By Ilise Benun of Marketing-Mentor.com
Have you noticed there is no longer any such thing as job security?
Just look around for the proof. Anything can happen to anyone at any time and you have to be ready to find something new.
I don’t mean to be a pessimist – but that is simply the reality.
No one can afford to be dependent on one employer or one gorilla client. And no one can afford to be complacent with their skills. We must always be learning and growing if we want to survive, much less thrive. Now more than ever.
In fact, that’s why HOW Design Live is so important – it’s where designers go to keep learning, to keep growing, to find out what’s coming next and what their employers and their clients need to be preparing for, if they don’t want to be left behind.
Another way of talking about evolution is reinvention, the title of one of Dorie Clark’s books, as well as one of the many topics she and I discussed in the podcast interview we did in preparation for her keynote at HOW Design Live, Building Your Brand as a Creative Professional.
Dorie has an interesting take on reinvention. She distinguishes between “Reinvention” (with a capital R) and “reinvention” (with a lower case r). Here’s how:
“Reinvention” refers to a big dramatic moment. You’ get laid off or you just can’t take it anymore! It’s time to find your true calling! It can be exciting or traumatic or both. If you prefer that your Reinvention be less on the traumatic side and more on the exciting side, then you must embrace “reinventions,” small gradual shifts and skills building efforts that make us more resilient and adaptable and better prepared for the big Reinvention when it happens.
Reinvention (the dramatic kind) is common and perhaps most challenging among those “of a certain age,” so here are some of Dorie’s job-search tips from a New York Times article.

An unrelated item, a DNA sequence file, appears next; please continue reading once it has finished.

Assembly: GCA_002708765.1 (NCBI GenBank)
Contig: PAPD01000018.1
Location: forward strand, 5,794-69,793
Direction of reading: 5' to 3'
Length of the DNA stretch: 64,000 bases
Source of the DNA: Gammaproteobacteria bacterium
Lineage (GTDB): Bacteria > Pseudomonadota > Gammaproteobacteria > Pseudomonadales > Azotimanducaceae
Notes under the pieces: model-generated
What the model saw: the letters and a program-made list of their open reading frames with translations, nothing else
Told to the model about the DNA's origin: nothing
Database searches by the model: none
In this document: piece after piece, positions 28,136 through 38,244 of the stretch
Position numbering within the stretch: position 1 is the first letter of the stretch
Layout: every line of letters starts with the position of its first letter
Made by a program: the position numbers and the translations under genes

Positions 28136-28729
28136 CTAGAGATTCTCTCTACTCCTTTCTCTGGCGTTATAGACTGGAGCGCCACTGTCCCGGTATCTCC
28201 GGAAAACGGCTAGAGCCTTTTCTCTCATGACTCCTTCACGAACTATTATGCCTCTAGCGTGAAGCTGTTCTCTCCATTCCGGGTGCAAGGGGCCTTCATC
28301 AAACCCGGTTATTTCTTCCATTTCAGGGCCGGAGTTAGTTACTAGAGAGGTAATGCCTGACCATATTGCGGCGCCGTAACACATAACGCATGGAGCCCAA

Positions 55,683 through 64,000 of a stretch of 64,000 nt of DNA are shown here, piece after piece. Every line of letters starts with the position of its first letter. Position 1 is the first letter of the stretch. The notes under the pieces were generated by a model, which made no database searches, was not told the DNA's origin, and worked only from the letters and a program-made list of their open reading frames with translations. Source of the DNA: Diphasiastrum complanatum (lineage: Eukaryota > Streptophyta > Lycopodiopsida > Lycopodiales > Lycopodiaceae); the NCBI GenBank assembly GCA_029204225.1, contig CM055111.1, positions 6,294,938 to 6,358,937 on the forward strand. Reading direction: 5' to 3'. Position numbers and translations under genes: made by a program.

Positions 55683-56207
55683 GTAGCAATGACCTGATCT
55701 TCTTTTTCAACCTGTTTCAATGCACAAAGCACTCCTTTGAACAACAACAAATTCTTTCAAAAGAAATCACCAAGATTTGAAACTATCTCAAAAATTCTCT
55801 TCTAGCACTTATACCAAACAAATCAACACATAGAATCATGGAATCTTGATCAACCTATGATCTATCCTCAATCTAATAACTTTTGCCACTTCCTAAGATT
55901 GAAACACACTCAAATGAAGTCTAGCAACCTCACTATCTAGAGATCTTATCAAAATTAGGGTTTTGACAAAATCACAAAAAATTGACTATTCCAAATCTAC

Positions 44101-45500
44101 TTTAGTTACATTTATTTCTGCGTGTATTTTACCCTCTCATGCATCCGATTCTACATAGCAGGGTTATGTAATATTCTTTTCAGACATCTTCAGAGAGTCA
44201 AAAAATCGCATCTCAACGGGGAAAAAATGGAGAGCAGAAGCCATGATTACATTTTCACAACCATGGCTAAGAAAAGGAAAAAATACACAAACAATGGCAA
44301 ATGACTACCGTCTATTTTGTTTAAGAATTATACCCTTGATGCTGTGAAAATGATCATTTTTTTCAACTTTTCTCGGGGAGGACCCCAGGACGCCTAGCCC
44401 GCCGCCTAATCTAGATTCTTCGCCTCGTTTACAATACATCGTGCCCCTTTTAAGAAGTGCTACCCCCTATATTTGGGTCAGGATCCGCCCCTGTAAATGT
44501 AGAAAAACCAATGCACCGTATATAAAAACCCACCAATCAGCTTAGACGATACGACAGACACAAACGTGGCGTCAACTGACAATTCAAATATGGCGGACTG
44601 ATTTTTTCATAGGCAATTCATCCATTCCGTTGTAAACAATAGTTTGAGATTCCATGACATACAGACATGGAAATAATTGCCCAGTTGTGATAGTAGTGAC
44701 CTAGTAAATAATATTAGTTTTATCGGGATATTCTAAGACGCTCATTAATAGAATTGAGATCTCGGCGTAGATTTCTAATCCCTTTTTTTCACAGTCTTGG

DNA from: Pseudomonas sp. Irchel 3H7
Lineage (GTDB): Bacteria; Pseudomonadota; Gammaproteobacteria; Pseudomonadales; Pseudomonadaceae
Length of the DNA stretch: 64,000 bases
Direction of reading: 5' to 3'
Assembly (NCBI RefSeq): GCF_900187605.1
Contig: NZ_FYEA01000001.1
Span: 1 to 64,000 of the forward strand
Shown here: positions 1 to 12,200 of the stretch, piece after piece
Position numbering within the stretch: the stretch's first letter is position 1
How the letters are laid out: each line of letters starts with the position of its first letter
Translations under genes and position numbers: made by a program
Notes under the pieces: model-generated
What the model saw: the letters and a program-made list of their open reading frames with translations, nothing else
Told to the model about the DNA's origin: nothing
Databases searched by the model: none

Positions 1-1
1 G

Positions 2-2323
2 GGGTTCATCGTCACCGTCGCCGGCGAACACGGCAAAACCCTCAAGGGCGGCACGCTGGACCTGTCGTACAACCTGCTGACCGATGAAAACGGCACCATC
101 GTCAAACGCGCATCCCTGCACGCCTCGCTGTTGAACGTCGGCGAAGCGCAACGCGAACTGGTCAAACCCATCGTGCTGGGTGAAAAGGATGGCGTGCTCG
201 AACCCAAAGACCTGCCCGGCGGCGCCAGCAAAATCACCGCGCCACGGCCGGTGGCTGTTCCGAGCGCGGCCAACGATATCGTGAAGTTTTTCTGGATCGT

- Make a special effort to familiarize yourself with social media and the new technology — they’re a proxy for how ‘with it’ you are.
- Recognize that you’re likely to be overqualified for certain jobs. It could be the elephant in the room, so it’s important to bring it up first. Maybe say that you’re looking for a new adventure, you don’t need to be the boss, you’re ready to be a team player.
- Surprise people to counter any fixed image they may have of you. Your résumé may say one thing, but that doesn’t mean it’s the only thing you can do. Show you’re serious about reinventing yourself, perhaps by volunteering or writing a blog — something that forces people to see you in a new way.”
She also suggests “reconnecting with dormant ties” — people you had a good relationship with years earlier. They may be able to open doors or have ideas that you hadn’t thought of.
I, too, have been coming across a lot of people who are in the process of reinventing themselves “mid-career” and I’ve noticed that the confidence they had developed through previous professional experiences doesn’t translate into the latest “Reinvention.” I’ve been calling these people “experienced newbies” and I’ve been interviewing some of them for the MarketingMentorPodcast.com – listen to those here. You’ll see you’re not alone.